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K.T. Kyaw, A. Levine

Introduction: Observational studies suggest psychosocial factors such as social support and loneliness are associated with vulnerability for cognitive decline in older adults. However, because of racial/ethnic homogeneity in prior studies focused on identifying these associations in predominantly White cohorts, less is known about the generalizability of these putative psychosocial mechanisms in a diverse population. Thus, we evaluated whether lower levels of loneliness were associated with better cognitive performance in our sample. Methods: We conducted a cross-sectional study using 541 participants from (Health and Aging in Africa: A Longitudinal Study of an INDEPTH Community in South Africa) Dementia Cohort. Participants’ self-reported loneliness as exposure. Cognitive performance is measured using a neuropsychological battery as the outcome. Raw scores were converted into Z scores, and global cognitive function was created. Generalized estimated equation and robust regression analysis). Results: Better global cognitive function is associated with a lower level of loneliness at (β = -0.0131, 95 % CI -0.1990, -0.0071) after adjustment for age, gender, and education. Lower levels of loneliness were associated with varying cognitive domains after adjustment for age, gender, and education; and persisted after additional adjustments of vascular risk factors. Conclusions: Self-reported lower loneliness was associated with higher levels of cognitive performance in a rural South African cohort of Black older adults. Although these findings and the potential of reverse causality need to be further validated, our results suggest that an intervention study may be merited to assess whether reducing loneliness lessens vulnerability to cognitive decline.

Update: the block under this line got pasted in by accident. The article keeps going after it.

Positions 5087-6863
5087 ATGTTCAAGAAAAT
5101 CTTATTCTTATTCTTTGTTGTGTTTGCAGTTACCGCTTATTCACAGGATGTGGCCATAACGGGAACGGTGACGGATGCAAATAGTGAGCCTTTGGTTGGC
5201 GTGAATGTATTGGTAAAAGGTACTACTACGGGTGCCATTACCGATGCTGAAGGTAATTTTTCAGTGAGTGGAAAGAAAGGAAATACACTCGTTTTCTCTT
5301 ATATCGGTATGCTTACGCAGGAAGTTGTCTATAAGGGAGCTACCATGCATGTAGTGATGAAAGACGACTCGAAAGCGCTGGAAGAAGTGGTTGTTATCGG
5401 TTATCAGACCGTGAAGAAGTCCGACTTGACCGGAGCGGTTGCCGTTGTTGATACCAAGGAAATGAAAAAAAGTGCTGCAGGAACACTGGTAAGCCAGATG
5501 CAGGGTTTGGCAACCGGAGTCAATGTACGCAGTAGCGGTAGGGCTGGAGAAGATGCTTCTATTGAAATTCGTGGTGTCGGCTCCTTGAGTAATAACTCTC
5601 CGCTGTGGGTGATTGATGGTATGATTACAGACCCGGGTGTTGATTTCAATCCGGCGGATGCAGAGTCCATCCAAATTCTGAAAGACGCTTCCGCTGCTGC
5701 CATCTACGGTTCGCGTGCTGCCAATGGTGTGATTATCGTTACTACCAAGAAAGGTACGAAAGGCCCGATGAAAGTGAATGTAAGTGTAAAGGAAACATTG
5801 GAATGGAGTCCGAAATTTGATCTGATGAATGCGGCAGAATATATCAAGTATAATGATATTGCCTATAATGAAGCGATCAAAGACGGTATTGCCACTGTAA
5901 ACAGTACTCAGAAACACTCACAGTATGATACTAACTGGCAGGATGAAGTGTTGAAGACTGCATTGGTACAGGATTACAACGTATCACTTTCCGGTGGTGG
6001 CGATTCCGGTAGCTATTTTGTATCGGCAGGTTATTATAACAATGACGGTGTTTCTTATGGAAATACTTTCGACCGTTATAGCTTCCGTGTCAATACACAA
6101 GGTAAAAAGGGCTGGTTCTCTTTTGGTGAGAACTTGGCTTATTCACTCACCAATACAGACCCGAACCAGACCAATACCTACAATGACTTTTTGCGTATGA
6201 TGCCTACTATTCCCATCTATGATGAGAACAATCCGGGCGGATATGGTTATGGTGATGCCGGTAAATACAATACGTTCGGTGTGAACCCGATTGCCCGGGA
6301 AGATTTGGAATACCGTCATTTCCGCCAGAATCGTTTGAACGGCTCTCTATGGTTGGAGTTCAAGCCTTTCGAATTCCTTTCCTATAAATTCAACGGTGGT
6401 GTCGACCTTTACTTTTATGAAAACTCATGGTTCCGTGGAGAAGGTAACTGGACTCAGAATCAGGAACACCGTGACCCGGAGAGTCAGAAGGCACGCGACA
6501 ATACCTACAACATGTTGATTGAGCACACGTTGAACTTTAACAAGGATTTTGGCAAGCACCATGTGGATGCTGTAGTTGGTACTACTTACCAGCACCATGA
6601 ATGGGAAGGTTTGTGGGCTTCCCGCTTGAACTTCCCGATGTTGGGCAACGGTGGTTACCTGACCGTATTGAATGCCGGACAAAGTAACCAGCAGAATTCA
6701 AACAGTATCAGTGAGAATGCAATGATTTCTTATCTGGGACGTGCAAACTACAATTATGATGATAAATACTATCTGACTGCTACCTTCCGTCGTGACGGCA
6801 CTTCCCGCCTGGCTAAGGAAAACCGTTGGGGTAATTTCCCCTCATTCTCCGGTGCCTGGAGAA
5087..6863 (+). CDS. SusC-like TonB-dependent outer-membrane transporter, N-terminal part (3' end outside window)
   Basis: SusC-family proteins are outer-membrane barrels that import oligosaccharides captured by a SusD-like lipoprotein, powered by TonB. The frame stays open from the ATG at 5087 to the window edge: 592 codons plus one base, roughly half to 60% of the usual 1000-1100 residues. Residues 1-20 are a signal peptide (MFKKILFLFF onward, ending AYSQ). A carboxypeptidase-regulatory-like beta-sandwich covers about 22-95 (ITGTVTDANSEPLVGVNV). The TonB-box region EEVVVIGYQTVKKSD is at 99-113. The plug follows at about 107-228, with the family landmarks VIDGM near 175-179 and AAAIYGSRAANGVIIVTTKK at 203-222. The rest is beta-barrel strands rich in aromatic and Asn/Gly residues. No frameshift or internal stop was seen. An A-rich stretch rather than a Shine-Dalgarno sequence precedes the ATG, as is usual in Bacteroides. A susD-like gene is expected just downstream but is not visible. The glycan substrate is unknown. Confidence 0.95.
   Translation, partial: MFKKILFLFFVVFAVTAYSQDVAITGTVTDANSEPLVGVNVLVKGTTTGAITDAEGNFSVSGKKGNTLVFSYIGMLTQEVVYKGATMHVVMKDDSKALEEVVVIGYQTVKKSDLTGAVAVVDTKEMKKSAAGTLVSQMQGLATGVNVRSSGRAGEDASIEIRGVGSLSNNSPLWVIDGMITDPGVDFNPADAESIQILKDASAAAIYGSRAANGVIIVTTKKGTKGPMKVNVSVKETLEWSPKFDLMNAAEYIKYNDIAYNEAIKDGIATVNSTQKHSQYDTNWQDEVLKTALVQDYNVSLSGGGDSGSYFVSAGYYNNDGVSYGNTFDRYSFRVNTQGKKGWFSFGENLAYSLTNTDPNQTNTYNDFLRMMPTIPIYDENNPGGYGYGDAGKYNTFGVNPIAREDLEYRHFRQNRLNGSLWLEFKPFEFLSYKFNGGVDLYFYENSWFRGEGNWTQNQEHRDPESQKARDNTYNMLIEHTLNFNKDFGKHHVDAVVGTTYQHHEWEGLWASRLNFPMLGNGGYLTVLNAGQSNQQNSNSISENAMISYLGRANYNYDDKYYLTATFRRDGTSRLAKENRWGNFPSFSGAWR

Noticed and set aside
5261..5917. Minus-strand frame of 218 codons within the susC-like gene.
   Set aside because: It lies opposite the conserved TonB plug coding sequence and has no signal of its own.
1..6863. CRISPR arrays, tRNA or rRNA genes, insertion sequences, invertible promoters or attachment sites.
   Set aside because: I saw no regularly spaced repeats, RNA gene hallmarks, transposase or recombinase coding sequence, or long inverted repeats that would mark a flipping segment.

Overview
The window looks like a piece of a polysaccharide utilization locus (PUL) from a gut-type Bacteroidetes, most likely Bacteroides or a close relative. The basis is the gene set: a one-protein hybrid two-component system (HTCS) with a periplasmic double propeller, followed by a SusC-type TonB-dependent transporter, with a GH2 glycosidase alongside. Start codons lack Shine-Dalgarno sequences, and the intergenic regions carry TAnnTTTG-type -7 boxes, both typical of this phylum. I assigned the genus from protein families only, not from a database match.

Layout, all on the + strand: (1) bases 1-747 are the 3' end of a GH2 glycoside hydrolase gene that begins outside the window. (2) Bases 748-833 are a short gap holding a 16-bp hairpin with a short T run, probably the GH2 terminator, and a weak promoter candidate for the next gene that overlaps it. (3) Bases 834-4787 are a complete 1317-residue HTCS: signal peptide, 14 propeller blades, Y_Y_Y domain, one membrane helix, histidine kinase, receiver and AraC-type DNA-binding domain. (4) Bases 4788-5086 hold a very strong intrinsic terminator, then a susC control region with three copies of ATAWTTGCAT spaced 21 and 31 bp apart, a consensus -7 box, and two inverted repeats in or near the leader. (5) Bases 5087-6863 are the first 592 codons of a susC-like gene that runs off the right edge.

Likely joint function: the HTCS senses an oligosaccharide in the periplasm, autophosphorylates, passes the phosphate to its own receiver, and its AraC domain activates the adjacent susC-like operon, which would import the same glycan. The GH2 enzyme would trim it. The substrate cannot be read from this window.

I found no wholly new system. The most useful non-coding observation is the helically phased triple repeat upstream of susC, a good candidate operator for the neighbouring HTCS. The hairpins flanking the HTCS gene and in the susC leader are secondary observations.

K.T. Kyaw ; A. Levine ; (2023): Association of Loneliness with Cognitive Functions. The Journal of Prevention of Alzheimer’s Disease (JPAD).

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